“Steady” Ed Headrick: The Father of Disc Golf, The Modern Day Frisbee and Founder of DGA[edit]

  • Inventor of the sport of Disc Golf[6]
  • Inventor of the first disc golf basket, the Disc Pole Hole[3]
  • Designed and Installed the first Disc Golf course[7][8][9]
  • Inventor of the modern-day Frisbee[2][10]
  • Founded: The International Frisbee Association (IFA)
  • Founded: Disc Golf Association (DGA)
  • Founded: Professional Disc Golf Association (PDGA)
  • Founded: Recreational Disc Golf Association (RDGA)
  • Established and organized the first World Frisbee Championships and the Junior World Frisbee Championships.
  • Established the first Disc Golf tournaments and a $50,000 landmark Frisbee Disc Golf Tournament in 1979.
  • Donated his trademark “Disc Golf” to the public domain and his life to the sport he loved
Photo of some of Ed Headrick's Business Cards showing a snapshot of some of his work history up until his time working at Wham-O.
Photo of some of Ed Headrick's Business Cards showing a snapshot of some of his work history up until his time working at Wham-O.

Ash Discs[edit]

As per Ed Headrick wishes, his ashes were incorporated into a limited number of discs. The discs were given to friends and family and the limited remaining discs are for sale with all proceeds going to a 501 c(3) nonprofit to fund the "Steady" Ed Memorial Disc Golf Museum at the PDGA International Disc Golf Center in Columbia County, Georgia.

[11][12][13]

References[edit]

  1. ^ Martin, Douglas (2002-08-14). "Ed Headrick, 78, Designer Of the Commercial Frisbee". The New York Times. ISSN 0362-4331. Retrieved 2018-04-26.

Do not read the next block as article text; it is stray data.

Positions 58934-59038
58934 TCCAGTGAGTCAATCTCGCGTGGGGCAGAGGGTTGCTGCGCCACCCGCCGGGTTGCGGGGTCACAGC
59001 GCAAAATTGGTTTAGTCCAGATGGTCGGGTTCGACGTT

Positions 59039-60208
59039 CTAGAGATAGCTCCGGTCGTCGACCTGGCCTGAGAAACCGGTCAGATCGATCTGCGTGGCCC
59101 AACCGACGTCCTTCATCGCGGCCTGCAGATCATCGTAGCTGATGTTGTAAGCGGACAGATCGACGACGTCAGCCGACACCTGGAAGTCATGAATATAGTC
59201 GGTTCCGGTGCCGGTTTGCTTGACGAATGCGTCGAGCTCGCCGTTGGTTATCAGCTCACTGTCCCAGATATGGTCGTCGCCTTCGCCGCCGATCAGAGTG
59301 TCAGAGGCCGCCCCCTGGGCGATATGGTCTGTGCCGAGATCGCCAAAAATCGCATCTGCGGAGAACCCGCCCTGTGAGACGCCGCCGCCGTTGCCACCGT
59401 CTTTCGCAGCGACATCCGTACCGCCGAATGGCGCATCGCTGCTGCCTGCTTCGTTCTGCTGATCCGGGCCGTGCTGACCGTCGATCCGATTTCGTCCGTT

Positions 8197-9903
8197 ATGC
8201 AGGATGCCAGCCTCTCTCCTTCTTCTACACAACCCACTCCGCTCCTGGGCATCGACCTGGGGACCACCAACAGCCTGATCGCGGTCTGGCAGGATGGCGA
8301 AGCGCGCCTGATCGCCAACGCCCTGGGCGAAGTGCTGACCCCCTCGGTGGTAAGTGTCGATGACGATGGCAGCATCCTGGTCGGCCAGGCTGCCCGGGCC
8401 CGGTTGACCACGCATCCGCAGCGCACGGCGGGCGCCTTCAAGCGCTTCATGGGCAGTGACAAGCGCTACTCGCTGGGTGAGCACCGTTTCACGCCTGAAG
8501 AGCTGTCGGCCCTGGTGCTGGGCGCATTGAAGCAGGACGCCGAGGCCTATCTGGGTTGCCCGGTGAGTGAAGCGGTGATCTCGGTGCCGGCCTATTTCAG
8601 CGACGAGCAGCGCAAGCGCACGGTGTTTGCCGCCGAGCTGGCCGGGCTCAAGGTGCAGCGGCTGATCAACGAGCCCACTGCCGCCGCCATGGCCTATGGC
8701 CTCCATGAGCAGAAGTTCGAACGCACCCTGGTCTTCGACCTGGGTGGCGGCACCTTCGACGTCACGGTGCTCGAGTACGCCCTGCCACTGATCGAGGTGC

2. ^ a b Flying saucer, 1965-11-01, retrieved 2018-04-26
  3. ^ a b Flying disc entrapment device, 1976-04-19, retrieved 2018-04-26
  4. ^ Staff, PDGA (2009-12-14). "The PDGA Rules!". Professional Disc Golf Association. Retrieved 2018-04-26.
  5. ^ dgentry (2009-02-11). "PDGA and Disc Golf Demographics". Professional Disc Golf Association. Retrieved 2018-04-26.
  6. ^ "About Ed Headrick - Father of Disc Golf • DGA | Disc Golf Association". DGA | Disc Golf Association. Retrieved 2018-04-26.
  7. ^ "Disc Golf History • DGA | Disc Golf Association". DGA | Disc Golf Association. Retrieved 2018-04-26.
  8. ^ Staff, PDGA (2009-09-02). "Oak Grove (Hahamongna Park)". Professional Disc Golf Association. Retrieved 2018-04-26.
  9. ^ "Oak Grove (Hahamongna Park)". Disc Golf Course Review. Retrieved 2018-04-26.
  10. ^ DGA | Disc Golf Association (2007-12-20), "Steady" Ed Headrick & Fred Morrison Inventors of the Frisbee, retrieved 2018-04-26
  11. ^ "Frisbee inventor dies". 2002-08-14. Retrieved 2018-04-26.
  12. ^ Reed, Christopher (2002-08-15). "Obituary: Ed Headrick". the Guardian. Retrieved 2018-04-26.
  13. ^ "Frisbee pioneer aimed for the heavens / Family of 'Steady Ed' Headrick hopes to mix his ashes into flying discs to fund his museum". SFGate. Retrieved 2018-04-26.